The author has captured these characters beautifully, and painted a convincing, well-observed picture of life in a small rural village, with everyone knowing everyone else's goings-on, and no one wanting to be the brunt of village gossip. At the same time, she illustrates the love of the place and the country felt by Wilfred's father as he digs the graves; 'he was cutting the good Welsh earth, the fields of which had fed his family for generations and which he would in turn nourish with his own body.' This is a place that instills both love and yet imposes a sense of limitation in the inhabitants, 'a town that pretended innocence and only allowed for innocence.'
Wilfred has a contented life, living with his father, his mother having passed away many years ago. Wilfred therefore has little idea about women and relationships. 'Wilfred didn't know what marriage involved. Because his father was widowed, Wilfred had had no insight into the day-to-day goings-on of marriage, hadn't grown up enveloped in one. He imagined the worst ones were like Punch and Judy's marriage.' When considering a partner for himself, he wonders, 'What did a man look for in a wife,...Was it cooking? Cleaning? Cleaning would be handy: neither he nor his da were very particular around the house and it could get a bit much sometimes.'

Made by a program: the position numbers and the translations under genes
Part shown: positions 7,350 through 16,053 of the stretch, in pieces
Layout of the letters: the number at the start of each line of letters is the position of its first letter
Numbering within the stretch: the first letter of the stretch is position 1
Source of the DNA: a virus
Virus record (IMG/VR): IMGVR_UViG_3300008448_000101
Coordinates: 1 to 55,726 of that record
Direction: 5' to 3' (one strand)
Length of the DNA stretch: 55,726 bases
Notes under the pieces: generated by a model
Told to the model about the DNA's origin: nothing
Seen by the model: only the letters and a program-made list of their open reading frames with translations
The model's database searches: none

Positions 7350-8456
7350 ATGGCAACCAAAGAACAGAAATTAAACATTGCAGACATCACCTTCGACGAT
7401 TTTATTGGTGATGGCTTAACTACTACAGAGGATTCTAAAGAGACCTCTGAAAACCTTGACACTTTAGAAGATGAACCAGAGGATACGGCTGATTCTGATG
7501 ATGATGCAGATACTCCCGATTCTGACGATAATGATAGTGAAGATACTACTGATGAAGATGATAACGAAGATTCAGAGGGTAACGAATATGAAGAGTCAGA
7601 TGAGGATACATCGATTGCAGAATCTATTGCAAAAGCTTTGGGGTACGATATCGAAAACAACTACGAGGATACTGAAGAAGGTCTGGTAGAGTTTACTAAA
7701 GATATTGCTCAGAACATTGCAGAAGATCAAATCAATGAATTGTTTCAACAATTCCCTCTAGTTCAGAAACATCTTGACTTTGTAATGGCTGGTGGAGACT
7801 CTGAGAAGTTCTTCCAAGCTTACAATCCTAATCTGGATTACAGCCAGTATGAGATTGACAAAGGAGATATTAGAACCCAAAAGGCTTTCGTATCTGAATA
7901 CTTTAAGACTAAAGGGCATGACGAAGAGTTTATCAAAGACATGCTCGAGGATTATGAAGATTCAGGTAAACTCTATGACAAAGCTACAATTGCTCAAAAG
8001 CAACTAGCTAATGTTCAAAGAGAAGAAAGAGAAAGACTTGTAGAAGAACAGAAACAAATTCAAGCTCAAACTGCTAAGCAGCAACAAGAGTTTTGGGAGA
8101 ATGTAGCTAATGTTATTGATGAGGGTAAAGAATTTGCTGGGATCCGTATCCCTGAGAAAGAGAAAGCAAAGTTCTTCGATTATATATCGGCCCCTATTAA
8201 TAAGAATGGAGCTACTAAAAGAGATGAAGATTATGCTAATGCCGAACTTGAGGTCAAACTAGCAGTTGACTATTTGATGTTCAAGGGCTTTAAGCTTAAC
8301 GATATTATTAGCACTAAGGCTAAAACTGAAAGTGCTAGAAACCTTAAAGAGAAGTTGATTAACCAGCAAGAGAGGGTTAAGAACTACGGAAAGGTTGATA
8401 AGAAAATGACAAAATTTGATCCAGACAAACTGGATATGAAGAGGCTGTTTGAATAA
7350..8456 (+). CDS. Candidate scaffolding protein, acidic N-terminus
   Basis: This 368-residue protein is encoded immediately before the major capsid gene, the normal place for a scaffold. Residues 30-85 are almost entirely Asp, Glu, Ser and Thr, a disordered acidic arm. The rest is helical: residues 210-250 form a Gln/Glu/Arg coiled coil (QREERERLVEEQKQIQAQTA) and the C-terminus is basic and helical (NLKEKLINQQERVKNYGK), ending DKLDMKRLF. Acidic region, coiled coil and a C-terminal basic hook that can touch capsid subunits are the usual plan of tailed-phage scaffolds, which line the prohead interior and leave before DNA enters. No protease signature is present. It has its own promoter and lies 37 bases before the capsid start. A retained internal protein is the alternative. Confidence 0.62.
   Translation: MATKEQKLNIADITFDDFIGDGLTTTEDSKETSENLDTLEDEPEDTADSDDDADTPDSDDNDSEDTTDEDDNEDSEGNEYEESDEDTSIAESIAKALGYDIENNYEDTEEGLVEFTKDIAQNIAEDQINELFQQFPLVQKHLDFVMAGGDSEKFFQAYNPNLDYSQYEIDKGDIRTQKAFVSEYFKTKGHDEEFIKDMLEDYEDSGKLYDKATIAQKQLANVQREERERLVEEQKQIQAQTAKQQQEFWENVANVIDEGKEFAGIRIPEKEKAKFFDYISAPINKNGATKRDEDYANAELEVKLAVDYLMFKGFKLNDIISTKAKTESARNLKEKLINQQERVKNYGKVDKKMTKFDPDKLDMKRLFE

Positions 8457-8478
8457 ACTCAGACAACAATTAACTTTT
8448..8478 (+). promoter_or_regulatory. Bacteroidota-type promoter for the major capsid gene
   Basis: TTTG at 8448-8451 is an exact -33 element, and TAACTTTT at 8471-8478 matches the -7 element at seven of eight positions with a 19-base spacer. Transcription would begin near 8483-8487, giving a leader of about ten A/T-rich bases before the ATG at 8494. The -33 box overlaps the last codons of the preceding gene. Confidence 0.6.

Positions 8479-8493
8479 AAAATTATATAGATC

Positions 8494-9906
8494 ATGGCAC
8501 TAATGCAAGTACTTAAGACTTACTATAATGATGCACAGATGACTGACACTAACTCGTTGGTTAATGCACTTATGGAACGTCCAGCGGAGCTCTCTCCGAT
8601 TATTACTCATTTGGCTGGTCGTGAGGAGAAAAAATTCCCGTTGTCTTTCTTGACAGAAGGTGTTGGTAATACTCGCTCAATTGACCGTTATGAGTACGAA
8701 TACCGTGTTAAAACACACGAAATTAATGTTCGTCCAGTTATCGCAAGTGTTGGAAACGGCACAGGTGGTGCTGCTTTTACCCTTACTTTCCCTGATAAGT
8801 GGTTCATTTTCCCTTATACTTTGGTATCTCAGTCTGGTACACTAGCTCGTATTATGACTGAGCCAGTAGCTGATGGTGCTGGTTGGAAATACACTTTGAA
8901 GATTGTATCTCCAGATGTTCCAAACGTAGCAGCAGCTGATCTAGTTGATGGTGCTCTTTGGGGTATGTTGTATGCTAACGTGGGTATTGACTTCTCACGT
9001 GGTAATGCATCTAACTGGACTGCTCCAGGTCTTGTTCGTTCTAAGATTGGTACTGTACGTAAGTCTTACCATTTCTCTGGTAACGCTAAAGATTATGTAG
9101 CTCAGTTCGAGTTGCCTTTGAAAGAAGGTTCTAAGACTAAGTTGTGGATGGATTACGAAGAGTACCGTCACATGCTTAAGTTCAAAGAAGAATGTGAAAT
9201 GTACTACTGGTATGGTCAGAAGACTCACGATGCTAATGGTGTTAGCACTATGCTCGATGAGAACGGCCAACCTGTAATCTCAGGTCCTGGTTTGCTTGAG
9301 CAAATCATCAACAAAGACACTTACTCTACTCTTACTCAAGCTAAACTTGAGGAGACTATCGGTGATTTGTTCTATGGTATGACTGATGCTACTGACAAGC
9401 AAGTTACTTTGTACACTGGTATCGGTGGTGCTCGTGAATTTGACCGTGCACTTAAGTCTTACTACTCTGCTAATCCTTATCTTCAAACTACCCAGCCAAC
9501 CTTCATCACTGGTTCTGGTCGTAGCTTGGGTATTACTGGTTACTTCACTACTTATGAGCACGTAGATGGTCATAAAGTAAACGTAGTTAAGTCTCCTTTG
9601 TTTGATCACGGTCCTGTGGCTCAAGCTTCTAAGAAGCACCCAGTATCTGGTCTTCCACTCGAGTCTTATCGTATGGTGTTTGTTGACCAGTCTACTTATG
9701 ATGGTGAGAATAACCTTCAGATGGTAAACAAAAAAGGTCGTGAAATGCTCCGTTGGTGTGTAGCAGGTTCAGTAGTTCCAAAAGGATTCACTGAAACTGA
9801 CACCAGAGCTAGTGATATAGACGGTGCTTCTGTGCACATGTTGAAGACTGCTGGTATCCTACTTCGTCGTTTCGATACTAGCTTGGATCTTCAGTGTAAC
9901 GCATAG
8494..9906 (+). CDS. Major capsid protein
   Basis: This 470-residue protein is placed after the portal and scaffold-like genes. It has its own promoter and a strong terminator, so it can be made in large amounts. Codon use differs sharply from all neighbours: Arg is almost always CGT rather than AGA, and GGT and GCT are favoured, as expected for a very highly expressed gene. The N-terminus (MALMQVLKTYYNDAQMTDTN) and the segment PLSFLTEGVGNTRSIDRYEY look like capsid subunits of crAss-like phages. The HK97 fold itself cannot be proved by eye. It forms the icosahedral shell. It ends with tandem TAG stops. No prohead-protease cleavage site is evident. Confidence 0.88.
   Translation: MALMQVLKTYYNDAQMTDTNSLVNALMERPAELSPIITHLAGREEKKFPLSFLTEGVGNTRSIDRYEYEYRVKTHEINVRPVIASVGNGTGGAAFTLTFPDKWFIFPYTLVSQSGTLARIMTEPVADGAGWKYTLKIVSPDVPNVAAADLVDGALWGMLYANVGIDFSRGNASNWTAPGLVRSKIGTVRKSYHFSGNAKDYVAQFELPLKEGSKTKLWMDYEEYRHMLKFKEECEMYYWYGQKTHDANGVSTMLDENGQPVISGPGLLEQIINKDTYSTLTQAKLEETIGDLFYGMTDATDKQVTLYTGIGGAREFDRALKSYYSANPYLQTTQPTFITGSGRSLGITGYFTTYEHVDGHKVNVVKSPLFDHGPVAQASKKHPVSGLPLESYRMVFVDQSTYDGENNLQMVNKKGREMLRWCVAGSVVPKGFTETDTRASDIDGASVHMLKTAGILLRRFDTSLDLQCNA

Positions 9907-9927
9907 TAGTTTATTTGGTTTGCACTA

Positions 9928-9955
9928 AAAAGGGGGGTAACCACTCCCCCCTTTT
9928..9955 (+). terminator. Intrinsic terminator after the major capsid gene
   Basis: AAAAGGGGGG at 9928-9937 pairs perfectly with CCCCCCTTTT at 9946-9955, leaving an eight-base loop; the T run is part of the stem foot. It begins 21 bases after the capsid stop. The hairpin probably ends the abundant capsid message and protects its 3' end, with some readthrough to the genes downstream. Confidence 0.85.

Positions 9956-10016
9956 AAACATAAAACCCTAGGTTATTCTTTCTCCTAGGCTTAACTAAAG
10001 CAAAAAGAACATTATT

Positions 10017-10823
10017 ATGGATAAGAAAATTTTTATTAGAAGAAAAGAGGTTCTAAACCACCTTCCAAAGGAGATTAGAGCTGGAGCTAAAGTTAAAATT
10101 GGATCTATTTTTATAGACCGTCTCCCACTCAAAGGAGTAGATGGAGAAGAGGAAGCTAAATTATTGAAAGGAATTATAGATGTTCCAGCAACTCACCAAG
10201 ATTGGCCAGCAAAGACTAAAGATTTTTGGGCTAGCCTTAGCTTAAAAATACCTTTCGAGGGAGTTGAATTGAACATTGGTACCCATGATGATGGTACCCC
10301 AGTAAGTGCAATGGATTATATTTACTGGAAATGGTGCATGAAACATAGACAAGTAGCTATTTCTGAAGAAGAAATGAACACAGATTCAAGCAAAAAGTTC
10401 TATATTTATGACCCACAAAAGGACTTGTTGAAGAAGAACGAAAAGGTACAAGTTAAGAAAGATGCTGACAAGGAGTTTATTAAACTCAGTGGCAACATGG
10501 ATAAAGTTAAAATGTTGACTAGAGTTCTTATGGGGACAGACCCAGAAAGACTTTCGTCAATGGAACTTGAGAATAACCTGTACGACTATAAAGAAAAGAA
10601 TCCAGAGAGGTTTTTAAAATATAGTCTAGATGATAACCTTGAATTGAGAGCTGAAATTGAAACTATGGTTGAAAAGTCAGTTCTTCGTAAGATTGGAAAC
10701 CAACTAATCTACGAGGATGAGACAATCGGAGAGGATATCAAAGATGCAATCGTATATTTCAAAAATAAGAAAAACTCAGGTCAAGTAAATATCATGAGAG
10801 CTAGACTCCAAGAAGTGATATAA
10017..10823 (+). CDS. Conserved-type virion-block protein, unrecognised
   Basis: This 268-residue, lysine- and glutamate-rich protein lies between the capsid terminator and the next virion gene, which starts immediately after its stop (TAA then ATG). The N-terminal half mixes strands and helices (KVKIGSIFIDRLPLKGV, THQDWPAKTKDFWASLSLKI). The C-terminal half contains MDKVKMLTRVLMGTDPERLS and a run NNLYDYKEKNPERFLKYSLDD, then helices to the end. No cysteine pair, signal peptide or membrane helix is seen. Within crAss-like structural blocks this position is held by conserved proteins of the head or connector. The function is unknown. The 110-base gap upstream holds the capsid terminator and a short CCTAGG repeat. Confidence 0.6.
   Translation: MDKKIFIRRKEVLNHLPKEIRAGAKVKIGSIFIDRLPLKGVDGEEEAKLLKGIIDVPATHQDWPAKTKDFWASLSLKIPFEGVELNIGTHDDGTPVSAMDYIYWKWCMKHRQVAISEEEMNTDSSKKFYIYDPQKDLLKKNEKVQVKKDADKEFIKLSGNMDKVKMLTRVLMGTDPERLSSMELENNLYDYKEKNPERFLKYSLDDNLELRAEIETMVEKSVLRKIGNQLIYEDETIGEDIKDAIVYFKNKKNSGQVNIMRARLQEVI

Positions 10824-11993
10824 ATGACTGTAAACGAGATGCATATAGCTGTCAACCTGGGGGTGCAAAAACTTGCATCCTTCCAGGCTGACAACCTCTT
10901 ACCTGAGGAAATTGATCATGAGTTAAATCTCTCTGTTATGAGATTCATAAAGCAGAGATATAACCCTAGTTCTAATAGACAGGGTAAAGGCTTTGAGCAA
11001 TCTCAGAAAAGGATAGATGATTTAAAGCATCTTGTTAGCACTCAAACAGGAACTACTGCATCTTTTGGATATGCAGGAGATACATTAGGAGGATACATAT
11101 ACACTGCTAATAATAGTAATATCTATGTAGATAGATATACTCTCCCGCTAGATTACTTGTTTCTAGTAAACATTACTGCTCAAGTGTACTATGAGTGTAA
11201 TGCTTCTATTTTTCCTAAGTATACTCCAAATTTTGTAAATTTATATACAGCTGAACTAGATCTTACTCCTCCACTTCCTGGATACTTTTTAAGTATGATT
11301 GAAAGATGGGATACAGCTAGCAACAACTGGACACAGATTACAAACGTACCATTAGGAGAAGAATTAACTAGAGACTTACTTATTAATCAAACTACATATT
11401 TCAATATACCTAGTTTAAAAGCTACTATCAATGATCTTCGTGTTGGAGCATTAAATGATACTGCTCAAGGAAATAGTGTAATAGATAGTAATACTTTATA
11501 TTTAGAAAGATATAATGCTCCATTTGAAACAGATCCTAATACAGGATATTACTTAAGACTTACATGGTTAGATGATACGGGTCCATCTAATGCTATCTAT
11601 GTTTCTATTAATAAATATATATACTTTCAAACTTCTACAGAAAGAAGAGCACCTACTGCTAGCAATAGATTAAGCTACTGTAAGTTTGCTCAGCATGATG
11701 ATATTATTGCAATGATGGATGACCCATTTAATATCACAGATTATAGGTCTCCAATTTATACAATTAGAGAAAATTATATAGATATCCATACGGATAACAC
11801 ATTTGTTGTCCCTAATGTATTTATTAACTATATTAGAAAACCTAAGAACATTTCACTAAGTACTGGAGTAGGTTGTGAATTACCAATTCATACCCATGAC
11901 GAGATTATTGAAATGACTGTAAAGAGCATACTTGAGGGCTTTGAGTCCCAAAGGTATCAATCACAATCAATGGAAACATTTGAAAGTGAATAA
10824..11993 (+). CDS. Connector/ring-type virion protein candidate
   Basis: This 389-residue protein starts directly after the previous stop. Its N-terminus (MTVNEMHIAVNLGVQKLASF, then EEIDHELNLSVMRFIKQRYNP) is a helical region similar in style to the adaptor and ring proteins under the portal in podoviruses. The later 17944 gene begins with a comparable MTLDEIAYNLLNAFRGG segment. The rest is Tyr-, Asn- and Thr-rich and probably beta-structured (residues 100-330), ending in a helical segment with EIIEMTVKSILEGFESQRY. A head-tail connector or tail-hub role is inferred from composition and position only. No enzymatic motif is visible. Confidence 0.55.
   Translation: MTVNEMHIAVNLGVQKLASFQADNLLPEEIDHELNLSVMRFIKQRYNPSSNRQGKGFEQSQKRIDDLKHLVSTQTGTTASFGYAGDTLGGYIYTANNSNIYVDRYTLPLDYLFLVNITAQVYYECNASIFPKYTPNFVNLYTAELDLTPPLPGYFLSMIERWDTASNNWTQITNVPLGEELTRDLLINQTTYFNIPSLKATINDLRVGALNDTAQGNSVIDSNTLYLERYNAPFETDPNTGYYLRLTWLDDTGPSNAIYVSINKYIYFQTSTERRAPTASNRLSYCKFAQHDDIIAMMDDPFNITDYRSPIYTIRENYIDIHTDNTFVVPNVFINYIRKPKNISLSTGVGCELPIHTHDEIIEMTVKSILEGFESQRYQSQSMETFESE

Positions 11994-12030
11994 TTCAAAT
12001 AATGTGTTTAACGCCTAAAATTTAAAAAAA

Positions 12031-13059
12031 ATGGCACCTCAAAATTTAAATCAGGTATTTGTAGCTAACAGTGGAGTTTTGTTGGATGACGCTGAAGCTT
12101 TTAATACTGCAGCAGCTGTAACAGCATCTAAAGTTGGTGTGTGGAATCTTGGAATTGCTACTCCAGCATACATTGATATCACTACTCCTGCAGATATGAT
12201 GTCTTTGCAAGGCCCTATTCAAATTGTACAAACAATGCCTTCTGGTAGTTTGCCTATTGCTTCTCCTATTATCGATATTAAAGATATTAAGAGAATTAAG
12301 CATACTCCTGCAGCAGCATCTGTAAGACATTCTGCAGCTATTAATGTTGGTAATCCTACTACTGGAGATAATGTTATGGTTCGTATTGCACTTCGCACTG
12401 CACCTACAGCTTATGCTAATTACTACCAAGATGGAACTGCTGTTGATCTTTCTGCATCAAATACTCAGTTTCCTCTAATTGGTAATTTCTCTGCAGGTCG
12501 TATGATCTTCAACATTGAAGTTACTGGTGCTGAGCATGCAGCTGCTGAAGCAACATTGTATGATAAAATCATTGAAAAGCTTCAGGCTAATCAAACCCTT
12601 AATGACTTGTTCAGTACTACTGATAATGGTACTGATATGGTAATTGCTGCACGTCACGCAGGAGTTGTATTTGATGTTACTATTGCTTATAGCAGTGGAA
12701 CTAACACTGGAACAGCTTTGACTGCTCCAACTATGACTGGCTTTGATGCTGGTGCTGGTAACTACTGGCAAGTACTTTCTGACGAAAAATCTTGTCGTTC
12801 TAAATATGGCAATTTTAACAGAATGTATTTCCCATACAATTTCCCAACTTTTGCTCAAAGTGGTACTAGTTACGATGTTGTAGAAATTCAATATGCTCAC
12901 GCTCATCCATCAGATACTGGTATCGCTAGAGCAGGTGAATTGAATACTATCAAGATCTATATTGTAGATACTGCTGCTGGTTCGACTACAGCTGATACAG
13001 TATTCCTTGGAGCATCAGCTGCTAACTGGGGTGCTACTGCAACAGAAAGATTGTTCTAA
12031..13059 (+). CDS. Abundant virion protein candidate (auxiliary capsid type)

Published by Corsair, an imprint of Constable and Robinson
Thanks to the publisher for kindly sending a copy of this novel to read and review.